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Corn Domesticated From Mexican Wild Grass 8,700 Years Ago

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Maize was domesticated from its wild grass ancestor more than 8,700 years ago, according to biological evidence uncovered by researchers in Mexico’s Central Balsas River Valley.

This is the earliest dated evidence — by 1,200 years — for the presence and use of domesticated maize.

The researchers, led by Anthony Ranere of Temple University and Dolores Piperno of the Smithsonian National Museum of Natural History, report their findings in the March 24 edition of Proceedings of the National Academy of Sciences (PNAS).

 

Balsas teosinte, a large wild grass that grows in the Central Balsas River Valley of Mexico, is the closest relative to maize.

Photo courtesy Anthony Ranere/Temple University  

Ranere said that the studies confirmed that maize derived from teosinte, a large wild grass that has five species growing in Mexico, Guatemala and Nicaragua, The teosinte species that is closest to maize is Balsas teosinte, which is native to Mexico’s Central Balsas River Valley, he said in a news statement about the research.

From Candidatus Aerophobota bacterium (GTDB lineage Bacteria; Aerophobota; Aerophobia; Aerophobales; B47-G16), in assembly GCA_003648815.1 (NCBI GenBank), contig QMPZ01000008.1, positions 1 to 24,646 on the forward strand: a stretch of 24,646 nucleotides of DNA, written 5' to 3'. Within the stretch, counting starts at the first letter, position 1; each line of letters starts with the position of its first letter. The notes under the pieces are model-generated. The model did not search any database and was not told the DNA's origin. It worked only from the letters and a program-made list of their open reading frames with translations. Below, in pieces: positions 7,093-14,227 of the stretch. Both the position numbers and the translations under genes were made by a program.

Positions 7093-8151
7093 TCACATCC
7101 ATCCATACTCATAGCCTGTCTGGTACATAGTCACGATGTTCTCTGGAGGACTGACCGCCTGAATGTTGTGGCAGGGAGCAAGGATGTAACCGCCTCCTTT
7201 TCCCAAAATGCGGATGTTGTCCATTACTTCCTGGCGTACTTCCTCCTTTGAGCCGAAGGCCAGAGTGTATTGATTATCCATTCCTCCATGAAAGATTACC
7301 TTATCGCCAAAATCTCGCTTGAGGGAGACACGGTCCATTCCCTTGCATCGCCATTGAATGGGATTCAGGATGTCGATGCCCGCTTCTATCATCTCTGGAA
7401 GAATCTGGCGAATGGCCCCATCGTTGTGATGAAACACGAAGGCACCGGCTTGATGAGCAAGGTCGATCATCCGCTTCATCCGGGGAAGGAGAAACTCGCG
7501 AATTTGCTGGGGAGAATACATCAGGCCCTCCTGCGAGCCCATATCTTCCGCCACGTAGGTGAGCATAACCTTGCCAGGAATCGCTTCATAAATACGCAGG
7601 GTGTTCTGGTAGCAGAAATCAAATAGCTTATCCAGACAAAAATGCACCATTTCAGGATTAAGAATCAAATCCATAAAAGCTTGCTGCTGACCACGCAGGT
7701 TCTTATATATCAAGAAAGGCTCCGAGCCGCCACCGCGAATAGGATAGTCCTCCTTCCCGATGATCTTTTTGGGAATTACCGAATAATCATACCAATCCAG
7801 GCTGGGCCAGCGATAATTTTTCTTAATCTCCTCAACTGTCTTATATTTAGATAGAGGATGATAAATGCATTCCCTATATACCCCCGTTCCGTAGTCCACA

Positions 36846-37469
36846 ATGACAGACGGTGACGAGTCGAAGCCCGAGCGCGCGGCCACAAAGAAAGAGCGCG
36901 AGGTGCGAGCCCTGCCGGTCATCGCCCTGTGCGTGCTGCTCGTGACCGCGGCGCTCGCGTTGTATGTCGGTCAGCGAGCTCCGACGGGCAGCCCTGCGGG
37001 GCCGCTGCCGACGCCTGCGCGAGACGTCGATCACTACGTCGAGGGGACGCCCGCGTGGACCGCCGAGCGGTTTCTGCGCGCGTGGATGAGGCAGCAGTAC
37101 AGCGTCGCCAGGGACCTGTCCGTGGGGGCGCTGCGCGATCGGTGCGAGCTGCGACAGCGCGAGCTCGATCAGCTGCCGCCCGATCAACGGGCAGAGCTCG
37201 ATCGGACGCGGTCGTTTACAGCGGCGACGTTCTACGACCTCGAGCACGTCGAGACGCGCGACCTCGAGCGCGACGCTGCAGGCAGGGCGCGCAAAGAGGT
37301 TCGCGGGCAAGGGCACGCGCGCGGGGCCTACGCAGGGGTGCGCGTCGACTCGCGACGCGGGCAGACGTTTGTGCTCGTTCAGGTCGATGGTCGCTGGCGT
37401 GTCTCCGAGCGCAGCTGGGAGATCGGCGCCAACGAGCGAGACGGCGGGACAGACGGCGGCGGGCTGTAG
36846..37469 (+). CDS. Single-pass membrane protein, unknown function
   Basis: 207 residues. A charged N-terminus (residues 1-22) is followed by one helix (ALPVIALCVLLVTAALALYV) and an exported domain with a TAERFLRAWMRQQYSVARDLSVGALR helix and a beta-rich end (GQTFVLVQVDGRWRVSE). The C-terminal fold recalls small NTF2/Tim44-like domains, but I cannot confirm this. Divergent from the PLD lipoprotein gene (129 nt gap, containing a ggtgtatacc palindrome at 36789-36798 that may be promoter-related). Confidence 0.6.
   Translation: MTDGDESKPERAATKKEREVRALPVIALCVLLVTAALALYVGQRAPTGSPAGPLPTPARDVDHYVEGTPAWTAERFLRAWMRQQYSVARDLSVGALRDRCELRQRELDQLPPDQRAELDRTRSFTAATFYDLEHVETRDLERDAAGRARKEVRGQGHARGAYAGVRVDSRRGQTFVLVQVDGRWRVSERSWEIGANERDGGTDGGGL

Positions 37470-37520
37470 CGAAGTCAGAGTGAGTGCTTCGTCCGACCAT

“We went to the area where the closest relative to maize grows, looked for the earliest maize and found it,” Ranere said. “That wasn’t surprising since molecular biologists had determined that Balsas teosinte was the ancestral species to maize. So it made sense that this was where we would find the earliest domestication of maize.”

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The suppression of branching from the stalk of Teosinte resulted in a lower number of ears per plant but allows each ear to grow larger, the National Science Foundation said in a news release about the research. “The hard case around the kernel disappeared over time. Today, maize has just a few ears of corn growing on one unbranched stalk.”

Photo by Nicolle Rager Fuller, National Science Foundation